Just a little more than a quarter of high-school graduates did well enough on the ACT college entrance exams this year to be considered academically ready for higher learning, according to testing officials.
The scores released Wednesday showed that only one in four out of the 2011 class scored high enough in the four basic benchmarks — reading, writing, math, and science — to make it through the first year of college. Some 28 percent of students taking the test did not even meet the minimum score in each category to be considered for post-secondary education.
Overall, the scores revealed why educators have been focusing on college readiness programs lately that offer more challenges for students interested in pursuing a college degree, officials said.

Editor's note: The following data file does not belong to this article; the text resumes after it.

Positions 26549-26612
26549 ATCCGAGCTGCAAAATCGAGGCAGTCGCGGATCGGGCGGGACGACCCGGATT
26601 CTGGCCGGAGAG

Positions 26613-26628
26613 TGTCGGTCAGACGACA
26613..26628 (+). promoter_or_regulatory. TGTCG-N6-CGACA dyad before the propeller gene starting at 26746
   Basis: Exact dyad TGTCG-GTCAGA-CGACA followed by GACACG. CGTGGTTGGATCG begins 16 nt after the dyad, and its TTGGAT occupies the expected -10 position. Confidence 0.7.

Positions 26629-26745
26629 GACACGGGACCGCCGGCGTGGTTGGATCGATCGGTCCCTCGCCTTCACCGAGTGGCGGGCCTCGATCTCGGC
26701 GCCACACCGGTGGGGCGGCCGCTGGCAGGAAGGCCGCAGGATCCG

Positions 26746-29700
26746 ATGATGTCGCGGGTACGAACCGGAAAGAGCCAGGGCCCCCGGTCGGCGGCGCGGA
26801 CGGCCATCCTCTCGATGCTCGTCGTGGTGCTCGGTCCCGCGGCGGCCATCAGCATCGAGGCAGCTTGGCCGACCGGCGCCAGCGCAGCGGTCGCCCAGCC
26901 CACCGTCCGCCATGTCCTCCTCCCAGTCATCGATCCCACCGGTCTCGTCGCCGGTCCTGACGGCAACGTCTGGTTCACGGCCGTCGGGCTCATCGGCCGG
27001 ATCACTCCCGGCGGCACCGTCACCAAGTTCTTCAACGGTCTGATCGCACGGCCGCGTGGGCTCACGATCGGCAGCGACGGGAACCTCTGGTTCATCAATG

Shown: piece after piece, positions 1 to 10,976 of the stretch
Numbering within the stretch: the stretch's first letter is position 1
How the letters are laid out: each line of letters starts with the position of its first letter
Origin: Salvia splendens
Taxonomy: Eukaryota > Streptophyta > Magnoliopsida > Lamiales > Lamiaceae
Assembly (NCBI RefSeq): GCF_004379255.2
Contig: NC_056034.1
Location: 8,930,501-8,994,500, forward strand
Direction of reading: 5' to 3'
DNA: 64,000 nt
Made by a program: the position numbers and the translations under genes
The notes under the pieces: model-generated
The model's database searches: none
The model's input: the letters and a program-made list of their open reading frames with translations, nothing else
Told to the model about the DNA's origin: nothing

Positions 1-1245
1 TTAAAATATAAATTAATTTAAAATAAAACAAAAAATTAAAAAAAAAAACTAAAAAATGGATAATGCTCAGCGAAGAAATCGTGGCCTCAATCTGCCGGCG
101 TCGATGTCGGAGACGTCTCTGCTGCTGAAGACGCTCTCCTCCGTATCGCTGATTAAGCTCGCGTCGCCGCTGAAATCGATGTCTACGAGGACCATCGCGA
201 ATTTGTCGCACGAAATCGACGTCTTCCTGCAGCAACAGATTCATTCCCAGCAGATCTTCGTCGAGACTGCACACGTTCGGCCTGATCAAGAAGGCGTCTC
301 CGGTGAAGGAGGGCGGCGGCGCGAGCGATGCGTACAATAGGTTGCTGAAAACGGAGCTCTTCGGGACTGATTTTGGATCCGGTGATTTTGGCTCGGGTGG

In commenting on the latest scores, Education Secretary Arne Duncan said, “American students are making incremental progress toward being ready to complete college-level work, but there’s still significant work to be done.”
“These ACT results are another sign that states need to raise their academic standards and commit to education reforms that accelerate student achievement,” Duncan said.
Nationwide, the average composite score out of high of 36 was 21.1.
Students in New England tended to do better across the board than other regions of the country.
Massachusetts and Connecticut students, for example, posted the highest average composite scores of 24.2 and 23.9 respectively. Students in Mississippi and Tennessee, meanwhile, posted the lowest, 18.7 and 19.5 respectively.
The breakdown in the four main benchmark is:
66 percent of those taking the test met the English composition requirement; 52 percent met the reading mark; 45 percent aced the math; and 30 percent topped the science hurdle.
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